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[Annotators Note: Daniel Farley served in the army as a rifleman in Company A, 5th Ranger Battalion.] There were a lot of good Christian German people. After Germany surrendered Farley was assigned to occupation duty. He was there from June until October 1945. They patrolled all over the territory looking for members of the SS who had escaped. When they found them they would turn them over to the MPs. One time Farley, Lieutenant Stan Atkins, and Henry Deck took a train load of prisoners from Munich to Berlin and let them go. Then they were given special duty in the mountains. They came across a cave in which they discovered millions in American and British currency as well as jewelry and paintings. Farley thought it was all counterfeit. They notified the battalion commander who contacted SHAEF [Annotators Note: Supreme Headquarters Allied Expeditionary Force] Headquarters. SHAEF sent a couple colonels to the cave site. The colonels told Farley and his group that they were sending their own guards. When they were on occupation duty they had access to a brewery and a stable full of horses. In another town they were in one of their officers, Parker, would meet with the town mayor every morning to make sure the civilians did not need anything. One morning a woman complained about soldiers making too much noise. It turned out that it was Parker's house. While in Margraffen [Annotators Note: unsure of spelling] Farley became acquainted with a German family. He would take them coffee and other items they could not get. They took over a building to set up their mess hall. After meals German kids would stand outside by the garbage cans to collect what the soldiers threw away. The soldiers would always get seconds then give it to the kids so they had something to eat. Farley believes that the German Whermacht was a good organization but the SS and others were not. The German soldiers were good men fighting for the wrong cause.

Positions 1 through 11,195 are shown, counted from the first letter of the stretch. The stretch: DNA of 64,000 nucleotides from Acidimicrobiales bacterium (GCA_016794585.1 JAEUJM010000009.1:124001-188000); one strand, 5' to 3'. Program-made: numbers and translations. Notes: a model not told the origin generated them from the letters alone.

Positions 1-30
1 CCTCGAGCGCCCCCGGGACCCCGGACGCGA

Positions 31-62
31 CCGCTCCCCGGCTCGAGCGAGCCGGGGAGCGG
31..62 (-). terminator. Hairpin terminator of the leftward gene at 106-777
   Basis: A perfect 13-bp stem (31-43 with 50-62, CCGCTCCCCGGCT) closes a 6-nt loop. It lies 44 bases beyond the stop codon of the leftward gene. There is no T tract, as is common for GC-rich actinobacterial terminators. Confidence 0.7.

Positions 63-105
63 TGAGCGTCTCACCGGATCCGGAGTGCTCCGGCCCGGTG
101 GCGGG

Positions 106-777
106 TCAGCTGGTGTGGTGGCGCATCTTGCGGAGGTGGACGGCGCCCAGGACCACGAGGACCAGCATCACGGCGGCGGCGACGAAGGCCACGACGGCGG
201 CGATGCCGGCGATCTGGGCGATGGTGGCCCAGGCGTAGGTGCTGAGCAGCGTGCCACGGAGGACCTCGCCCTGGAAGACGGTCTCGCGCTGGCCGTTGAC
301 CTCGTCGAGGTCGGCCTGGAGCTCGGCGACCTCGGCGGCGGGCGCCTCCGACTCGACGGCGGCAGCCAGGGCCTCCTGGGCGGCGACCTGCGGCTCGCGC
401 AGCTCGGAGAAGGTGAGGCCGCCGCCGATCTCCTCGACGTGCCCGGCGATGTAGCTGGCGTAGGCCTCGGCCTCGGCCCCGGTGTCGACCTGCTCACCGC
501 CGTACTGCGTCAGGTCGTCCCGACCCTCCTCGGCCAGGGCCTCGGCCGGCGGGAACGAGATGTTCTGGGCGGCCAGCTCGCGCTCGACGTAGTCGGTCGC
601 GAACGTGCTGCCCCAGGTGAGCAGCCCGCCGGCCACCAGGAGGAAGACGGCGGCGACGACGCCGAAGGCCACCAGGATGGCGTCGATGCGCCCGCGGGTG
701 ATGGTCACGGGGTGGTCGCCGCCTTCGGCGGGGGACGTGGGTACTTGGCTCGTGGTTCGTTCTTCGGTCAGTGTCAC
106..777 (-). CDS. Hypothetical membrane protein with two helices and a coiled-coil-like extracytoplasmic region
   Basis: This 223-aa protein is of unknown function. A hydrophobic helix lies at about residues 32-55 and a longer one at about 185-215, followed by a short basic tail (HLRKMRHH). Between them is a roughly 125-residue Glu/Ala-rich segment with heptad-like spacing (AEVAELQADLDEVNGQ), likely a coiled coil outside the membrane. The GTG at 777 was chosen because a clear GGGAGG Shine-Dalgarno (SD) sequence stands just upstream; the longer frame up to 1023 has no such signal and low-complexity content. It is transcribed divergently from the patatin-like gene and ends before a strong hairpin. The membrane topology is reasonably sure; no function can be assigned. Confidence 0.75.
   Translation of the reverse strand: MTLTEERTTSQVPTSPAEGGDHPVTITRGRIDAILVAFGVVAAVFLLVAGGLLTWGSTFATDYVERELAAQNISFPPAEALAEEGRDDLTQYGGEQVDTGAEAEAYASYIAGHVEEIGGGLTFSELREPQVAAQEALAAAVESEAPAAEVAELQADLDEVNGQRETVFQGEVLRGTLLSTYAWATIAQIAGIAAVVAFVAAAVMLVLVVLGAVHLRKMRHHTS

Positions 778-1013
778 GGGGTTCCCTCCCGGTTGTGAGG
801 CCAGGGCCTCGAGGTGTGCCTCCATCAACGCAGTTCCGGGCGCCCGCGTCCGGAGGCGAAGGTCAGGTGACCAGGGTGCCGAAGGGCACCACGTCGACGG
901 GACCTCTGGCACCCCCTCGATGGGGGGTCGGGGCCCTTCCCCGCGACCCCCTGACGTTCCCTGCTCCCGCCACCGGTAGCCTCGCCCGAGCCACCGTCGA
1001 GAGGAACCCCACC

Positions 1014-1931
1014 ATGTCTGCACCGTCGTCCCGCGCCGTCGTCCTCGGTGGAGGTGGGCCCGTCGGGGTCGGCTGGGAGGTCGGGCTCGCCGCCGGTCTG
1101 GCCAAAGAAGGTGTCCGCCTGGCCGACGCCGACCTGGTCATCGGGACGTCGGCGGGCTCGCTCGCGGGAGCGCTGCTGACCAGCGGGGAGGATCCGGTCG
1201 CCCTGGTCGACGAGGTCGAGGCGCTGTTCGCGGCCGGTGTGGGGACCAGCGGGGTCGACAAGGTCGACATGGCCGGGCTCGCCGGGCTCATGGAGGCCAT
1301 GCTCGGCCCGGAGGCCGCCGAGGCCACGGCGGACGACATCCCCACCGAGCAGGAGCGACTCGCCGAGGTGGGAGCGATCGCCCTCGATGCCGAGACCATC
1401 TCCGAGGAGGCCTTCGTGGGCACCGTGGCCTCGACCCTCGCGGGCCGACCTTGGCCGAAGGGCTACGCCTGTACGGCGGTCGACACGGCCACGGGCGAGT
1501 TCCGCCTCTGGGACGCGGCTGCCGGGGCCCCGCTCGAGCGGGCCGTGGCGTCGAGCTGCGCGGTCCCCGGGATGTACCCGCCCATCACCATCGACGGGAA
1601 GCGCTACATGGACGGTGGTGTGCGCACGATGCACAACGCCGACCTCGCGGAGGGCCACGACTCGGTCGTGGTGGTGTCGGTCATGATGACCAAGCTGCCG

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Daniel Farley has been back to Europe several times. It was not difficult for him to go back the first time because there were still a lot of guys from his Company A that were still living. When they went back to Maisy for the 50th Anniversary the locals had their names and put them up during their stay. In the town there is a memorial to the Rangers and the town square is named Ranger Square. They were even taken out into the English Channel to Pointe Du Hoc. There were a lot of people there including Bill Clinton, President of the United States, and his wife Hillary. After giving a speech Clinton shook hands with all of the Rangers. Farley has met both Bushes and Collin Powell. He also met Sullivan who was the Chief of Staff of the Army in 1945. Farley received a medal from the French government but did not go back to Europe the year this interview was recorded. Farley was born and raised in West Virginia but now lives in Baton Rouge, Louisiana. He spent 12 years in the army. He was stationed in Panama but after his wife's son was killed they returned to the United States. Farley had received a commission but resigned it to return to America. Panama was good duty. His wife was from northern Louisiana. Many of his grandchildren went to school in Louisiana. Both Farley and the interviewer are Saints fans. Farley has been to the Museum [Annotators Note: The National WWII Museum] four times. He thinks the Museum is a great thing. He plans to visit the Museum the year after this interview. He is also attending the Ranger reunion. Farley was able to go to college on the GI Bill. He stayed in the army after the war then when he got out of the service he started his own company. He ran the company for years until his wife got sick. The war also affected his brothers, one of who was in the navy and the other in the Air Corps. Farley's parents divorced and both remarried during the war. He did not want to have to decide which of his parents to live with so he reenlisted in the army at Fort Meade, MD.